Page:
Strike Nears as Pilot, FedEx Talks Stall

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The possibility of a Federal Express pilot strike during the holiday season is moving closer to reality, especially since talks between the FedEx Pilots Association and management have stalled and no new negotiations have been scheduled.


Further complicating matters is a decision by union pilots at Airborne Express, the cargo airline that's part of Airborne Freight Corp., Seattle, to decline voluntary overtime and to begin informational picketing next week. The union is protesting the dismissal of a pilot who refused to take a flight test in September because he felt the test was unsafe. In addition, Airborne's truck drivers may go on strike over their contract, which ends at the beginning of 1999.


The FPA, with 3,595 members equaling 90 percent of FedEx's pilots, is negotiating for what would be the carrier's first union contract. FedEx and the pilots have been working on a contract for more than five years. Issues include wages and retirement benefits. The pilots already have voted not to work voluntary overtime starting today.


"Shippers won't see a total shutdown, but they are going to see certain shipments that are not going to make it," said Bob Clement, a spokesman for the pilots group.


FedEx, a unit of FDX Corp., Memphis, TN, ships 3.1 million packages a day. The number increases to 4 million a day during the holiday season.


As for the labor talks, an FPA spokesman said FedEx left the bargaining table on Oct. 30 after offering a 17 percent increase over five years; the FPA is seeking a 24 percent increase over three years. Currently, the pilots earn an average of $130,000 a year but say they make less than their counterparts at United Parcel Service and top commercial airlines.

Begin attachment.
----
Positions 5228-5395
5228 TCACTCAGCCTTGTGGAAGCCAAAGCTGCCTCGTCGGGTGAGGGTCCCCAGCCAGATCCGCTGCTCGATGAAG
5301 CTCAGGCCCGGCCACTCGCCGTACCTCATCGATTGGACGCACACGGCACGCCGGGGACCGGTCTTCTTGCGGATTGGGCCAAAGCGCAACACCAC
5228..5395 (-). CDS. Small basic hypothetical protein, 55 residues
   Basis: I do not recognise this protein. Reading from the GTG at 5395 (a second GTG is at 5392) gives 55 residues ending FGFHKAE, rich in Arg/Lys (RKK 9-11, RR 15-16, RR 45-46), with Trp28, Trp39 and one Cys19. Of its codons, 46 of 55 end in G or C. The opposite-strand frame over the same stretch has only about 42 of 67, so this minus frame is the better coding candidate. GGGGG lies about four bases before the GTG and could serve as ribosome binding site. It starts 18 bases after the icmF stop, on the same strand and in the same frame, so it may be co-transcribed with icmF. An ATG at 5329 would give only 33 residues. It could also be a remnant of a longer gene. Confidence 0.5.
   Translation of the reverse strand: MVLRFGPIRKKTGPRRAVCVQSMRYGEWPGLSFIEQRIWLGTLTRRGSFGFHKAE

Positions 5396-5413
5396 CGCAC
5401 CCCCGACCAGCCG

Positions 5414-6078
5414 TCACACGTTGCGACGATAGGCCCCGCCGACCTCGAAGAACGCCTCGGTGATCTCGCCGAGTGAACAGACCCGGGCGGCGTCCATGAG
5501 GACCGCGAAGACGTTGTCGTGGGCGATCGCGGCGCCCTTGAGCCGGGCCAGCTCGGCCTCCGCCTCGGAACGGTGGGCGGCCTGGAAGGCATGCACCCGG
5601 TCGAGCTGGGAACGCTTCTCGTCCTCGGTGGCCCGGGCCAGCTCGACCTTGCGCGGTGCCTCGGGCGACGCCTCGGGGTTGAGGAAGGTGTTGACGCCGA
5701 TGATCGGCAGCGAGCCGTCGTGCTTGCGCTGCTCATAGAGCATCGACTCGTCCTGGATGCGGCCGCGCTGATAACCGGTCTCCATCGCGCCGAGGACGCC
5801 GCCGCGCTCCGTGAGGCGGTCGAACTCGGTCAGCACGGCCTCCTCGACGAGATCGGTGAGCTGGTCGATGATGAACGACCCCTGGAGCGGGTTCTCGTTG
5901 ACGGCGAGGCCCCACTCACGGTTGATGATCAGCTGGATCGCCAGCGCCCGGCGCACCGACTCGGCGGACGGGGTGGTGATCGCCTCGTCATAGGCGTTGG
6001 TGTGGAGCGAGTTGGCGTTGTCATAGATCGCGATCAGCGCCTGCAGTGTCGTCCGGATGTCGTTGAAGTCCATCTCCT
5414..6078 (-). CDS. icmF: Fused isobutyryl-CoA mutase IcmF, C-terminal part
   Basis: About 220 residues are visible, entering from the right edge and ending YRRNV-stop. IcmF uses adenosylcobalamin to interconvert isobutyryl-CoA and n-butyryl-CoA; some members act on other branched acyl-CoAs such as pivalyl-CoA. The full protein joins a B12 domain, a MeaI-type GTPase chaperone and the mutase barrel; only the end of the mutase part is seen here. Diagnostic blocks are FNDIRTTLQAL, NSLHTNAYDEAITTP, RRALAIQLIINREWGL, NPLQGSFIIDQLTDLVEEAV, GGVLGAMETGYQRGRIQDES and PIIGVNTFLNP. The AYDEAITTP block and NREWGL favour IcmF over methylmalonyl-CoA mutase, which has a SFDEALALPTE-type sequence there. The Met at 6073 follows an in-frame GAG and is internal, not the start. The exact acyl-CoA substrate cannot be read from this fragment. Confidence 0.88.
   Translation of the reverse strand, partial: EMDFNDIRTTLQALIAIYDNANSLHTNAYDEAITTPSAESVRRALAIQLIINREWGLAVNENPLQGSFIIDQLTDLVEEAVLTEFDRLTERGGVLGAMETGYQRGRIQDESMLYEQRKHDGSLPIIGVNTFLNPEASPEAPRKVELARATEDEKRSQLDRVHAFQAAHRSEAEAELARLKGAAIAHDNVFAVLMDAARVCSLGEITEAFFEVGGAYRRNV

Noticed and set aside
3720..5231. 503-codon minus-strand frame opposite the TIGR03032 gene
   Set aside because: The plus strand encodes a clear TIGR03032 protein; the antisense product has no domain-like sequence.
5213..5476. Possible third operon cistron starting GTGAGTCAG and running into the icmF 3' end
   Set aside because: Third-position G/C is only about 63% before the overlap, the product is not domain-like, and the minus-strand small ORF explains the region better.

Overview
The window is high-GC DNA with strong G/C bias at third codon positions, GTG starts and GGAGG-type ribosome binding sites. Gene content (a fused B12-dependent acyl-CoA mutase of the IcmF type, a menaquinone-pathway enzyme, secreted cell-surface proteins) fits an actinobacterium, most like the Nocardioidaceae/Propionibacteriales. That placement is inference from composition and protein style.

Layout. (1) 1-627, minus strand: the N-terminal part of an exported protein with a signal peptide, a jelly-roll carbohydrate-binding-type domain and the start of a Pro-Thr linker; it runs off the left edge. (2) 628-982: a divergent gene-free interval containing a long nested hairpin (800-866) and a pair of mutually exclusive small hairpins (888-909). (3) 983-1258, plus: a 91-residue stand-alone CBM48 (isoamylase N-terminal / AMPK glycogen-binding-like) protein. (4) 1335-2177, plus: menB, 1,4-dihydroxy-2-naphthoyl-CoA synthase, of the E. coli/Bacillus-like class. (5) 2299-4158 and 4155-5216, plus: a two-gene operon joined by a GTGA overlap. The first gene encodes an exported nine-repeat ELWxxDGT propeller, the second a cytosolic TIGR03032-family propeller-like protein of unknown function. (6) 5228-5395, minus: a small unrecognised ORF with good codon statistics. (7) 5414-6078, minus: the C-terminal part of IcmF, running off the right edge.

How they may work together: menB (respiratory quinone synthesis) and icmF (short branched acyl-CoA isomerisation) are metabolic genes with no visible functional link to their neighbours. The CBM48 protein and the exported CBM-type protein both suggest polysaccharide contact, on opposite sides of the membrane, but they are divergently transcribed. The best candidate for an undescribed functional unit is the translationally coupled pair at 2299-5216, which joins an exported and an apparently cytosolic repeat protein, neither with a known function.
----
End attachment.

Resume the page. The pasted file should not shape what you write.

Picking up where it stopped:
The FPA mailed strike-authorization ballots to its members last week, and results from the vote are due the first week of December. If they agree, the pilots could walk out any time in December. FedEx tried to challenge the union's right to strike under the Railway Labor Act, but the necessary cooling off period expired in November 1995.


Ultimately, Clement said, the pilots don't want to strike.


"We are loyal employees of FedEx. We love the company and we don't want to go further with this. But we are tired of being at the bottom of the industry in pay. We're tired of having to say please to everything and we are tired of not having contractual agreements."


FedEx president/CEO Theodore Weise sent a letter warning pilots that a threatened strike during the peak holiday season may drive away some of the company's biggest customers.


"In the event of a strike, we can keep traffic moving with a limited air network and a greatly expanded ground network," he wrote. "We would suffer, but Federal Express will survive."


Airborne pilots are facing different circumstances. To begin with, the pilots must follow the Railway Labor Act -- they cannot stage a full-on strike, but they can decline voluntary overtime work to protest the pilot's firing or stage sympathy pickets with the truckers.


"We can't have pilots out there who are given the choice between their jobs and doing what they feel is the right thing," said Rick Ziebarth, president of the Wilmington, OH, local union, which represents 800 pilots. "We can't stand by and let that happen without a fight."


While there is no connection between the Airborne slowdown and FedEx's possible strike, Ziebarth said, "unfortunately, there is a lot of turmoil in the industry right now."


Airborne spokesman Tom Brannigan said the pilots' decision not to fly overtime won't affect the company's business.


"Part of the contract we have with our pilots stipulates that in the event that some of the senior pilots refuse to fly overtime, the company can and will require less senior pilots to take those flights," he said. "It's part of their contract."


Because the truckers are an integral part of the air-delivery process, Brannigan acknowledged that a strike would affect its ability to deliver packages. Airborne is primarily a business-to-business shipper and delivers 1.3 million packages a day.


If strikes occur at one or both companies, shippers may have to look elsewhere, including DHL Worldwide Express, United Parcel Service and the U.S. Postal Service. However, the capacity these companies have for overnight delivery doesn't match FedEx's -- the world's largest air cargo company. Many shippers are working on contingency plans, but the strike could be troublesome because capacity is basically full at these companies during the holiday season.
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